Redflow Limited, a publicly-listed Australian company (ASX: RFX), produces small 10kWh zinc-bromine flow batteries that tolerate daily hard work in harsh conditions. Marketed as ZCell and ZBM2, Redflow batteries are designed for high cycle-rate, long time-base stationary energy storage applications in the residential, commercial & industrial and telecommunications sectors, and are scalable from a single battery installation through to grid-scale deployments. Redflow batteries are sold, installed and maintained by an international network of energy system integrators. Redflow’s smart, self-protecting batteries offer unique advantages including secure remote management, 100 per cent daily depth of discharge, tolerance of high ambient temperatures, a simple recycling path, no propensity for thermal runaway and sustained energy delivery throughout their operating life.
Yallalong Station, a 348,000-hectare cattle property 650km north of Perth, has deployed a Redflow battery-based energy storage system to boost its energy independence and save thousands a year in diesel costs.
The cattle station, in the dry Murchison region northeast of Geraldton, can swelter for months in summer temperatures higher than 40 degrees Celsius - sometimes as high as 48 degrees Celsius.
Yallalong Station owner Lyndon Brown said a 24-hour power supply was essential to attract staff to work at this remote location. “If you want people to live out there in those isolated places, you do need 24-hour power to run all your fridges, air-conditioning and comforts of life that they expect,” he said.
The New Zealand Rural Connectivity Group (RCG) has chosen Redflow zinc-bromine flow batteries to store energy in off-grid telecommunication sites in remote rural locations. Commercial negotiations to establish a direct relationship between RCG and Redflow to purchase batteries are now underway.
The RCG was established by the New Zealand Government in 2017 as an independent entity to build, operate and maintain a new open access network. The RCG will build over 400 new cell sites in rural locations to extend mobile and wireless broadband coverage to more than 34,000 rural homes and businesses, provide mobile coverage to a further 1000 kilometres of state highways and provide connectivity to more than 100 top New Zealand tourist destinations by December 2022. The new cell sites will be a combination of both off-grid and on-grid locations.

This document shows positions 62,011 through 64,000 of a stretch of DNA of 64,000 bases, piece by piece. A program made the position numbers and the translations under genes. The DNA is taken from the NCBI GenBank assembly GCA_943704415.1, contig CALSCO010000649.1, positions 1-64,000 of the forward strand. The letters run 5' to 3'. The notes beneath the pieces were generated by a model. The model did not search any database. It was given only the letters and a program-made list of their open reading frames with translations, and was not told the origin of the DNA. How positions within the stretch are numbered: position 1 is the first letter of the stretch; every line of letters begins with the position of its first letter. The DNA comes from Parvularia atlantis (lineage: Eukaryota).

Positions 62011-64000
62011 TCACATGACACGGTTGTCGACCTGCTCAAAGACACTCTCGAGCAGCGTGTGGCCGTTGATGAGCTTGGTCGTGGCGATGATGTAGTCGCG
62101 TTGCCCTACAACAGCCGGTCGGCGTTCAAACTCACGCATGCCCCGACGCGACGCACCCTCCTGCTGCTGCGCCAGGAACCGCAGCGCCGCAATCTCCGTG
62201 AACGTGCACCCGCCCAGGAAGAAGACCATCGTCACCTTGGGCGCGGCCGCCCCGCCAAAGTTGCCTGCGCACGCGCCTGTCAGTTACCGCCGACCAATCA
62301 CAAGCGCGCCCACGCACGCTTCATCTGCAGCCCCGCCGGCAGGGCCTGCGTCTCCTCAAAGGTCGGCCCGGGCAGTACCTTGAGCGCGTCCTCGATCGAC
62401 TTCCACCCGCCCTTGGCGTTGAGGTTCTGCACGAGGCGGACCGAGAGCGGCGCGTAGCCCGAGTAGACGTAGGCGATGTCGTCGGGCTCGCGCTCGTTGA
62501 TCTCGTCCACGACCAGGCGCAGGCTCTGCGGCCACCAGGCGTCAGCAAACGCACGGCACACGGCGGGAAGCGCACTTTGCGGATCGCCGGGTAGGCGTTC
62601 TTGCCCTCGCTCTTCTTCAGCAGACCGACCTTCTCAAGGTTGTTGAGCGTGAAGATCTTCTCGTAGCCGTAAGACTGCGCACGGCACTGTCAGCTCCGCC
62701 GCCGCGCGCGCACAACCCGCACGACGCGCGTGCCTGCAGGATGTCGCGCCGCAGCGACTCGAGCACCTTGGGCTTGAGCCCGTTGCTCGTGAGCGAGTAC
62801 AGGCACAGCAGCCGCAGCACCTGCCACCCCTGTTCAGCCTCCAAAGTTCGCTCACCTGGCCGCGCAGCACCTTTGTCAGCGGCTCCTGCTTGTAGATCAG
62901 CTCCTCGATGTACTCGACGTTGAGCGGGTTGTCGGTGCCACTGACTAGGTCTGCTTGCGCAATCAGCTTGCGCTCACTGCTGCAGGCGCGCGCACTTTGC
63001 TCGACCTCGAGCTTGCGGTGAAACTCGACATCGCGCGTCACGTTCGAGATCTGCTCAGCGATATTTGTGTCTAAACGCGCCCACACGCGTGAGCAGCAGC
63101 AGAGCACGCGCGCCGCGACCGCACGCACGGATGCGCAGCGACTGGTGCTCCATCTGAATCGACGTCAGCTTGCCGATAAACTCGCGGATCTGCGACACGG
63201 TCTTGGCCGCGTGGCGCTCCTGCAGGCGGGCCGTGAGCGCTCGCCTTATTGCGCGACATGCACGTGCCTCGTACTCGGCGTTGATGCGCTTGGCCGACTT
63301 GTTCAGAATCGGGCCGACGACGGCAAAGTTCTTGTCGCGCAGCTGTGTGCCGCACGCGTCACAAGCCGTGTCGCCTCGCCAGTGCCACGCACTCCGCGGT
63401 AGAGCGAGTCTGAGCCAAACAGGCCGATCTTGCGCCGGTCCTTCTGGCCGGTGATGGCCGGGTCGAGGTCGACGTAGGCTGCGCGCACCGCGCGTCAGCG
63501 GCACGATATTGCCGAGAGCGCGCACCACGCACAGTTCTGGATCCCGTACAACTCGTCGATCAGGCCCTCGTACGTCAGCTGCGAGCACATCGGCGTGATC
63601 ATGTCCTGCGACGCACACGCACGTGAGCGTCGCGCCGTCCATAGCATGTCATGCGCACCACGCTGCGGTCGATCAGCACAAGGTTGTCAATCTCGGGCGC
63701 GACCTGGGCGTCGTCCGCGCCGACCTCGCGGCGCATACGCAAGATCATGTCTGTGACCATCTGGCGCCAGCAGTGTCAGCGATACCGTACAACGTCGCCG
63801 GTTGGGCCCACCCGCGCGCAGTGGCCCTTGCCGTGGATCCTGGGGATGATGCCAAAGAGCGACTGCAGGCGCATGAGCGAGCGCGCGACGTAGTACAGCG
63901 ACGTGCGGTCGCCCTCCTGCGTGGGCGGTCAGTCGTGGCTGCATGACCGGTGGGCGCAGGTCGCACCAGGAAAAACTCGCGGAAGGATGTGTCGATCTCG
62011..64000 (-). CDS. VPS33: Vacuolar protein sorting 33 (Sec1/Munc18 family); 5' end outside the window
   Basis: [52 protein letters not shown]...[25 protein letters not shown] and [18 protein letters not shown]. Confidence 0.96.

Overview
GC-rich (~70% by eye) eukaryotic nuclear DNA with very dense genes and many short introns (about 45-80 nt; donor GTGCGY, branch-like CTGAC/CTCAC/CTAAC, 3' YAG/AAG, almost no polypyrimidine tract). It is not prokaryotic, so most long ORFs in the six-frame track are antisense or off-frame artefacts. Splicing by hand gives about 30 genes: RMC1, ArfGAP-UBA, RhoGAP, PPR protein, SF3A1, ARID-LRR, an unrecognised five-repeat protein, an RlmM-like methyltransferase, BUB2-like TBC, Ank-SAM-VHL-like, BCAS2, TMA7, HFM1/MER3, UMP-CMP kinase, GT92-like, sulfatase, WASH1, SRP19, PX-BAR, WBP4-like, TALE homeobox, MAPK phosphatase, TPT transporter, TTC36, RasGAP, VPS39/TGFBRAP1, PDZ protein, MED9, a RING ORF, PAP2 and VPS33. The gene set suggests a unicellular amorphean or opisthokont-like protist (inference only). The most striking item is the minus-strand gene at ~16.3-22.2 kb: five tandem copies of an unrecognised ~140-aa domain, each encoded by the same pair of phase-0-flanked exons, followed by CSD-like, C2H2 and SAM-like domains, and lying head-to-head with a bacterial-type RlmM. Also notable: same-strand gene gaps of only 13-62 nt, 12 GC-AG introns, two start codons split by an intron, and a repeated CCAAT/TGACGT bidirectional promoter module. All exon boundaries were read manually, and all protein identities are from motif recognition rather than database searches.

This critical infrastructure project is funded by the government’s Telecommunications Development Levy and an extra $75M from the three mobile network operators, Spark, Vodafone and 2Degrees.
RCG’s off-grid cell sites will meet their energy needs through a combination of PV solar panels, Redflow batteries and a backup generator. It is anticipated that the first site, which will use eight Redflow batteries, will be installed by the end of December 2019.
West Australians are increasingly seeking the benefits of new-generation batteries as the State’s generous solar feed-in tariffs start to disappear, reports Redflow’s new WA partner Leith Elsegood.
WA homes that installed solar systems a decade ago are already losing the 40-cents per kilowatt-hour (KWh) feed-in tariff, introduced by the State Government to encourage the installation of solar panels. The 10-year feed-in tariff will end in 2021.
Since 1989, Mr Elsegood’s company, TIEC Services, has installed solar photovoltaic (PV) systems and energy storage systems throughout WA, at remote communities and, more recently, in high-end homes in the Perth metropolitan suburbs. TIEC Services recently signed up as installer of new-generation Redflow energy storage batteries for Perth and WA. Already, the company has won large, residential solar and energy storage contracts with Redflow’s ZBM2 batteries.
“The Redflow battery is ideal for WA conditions, handling the dry heat and the great distances in remote regions,” Mr Elsegood said.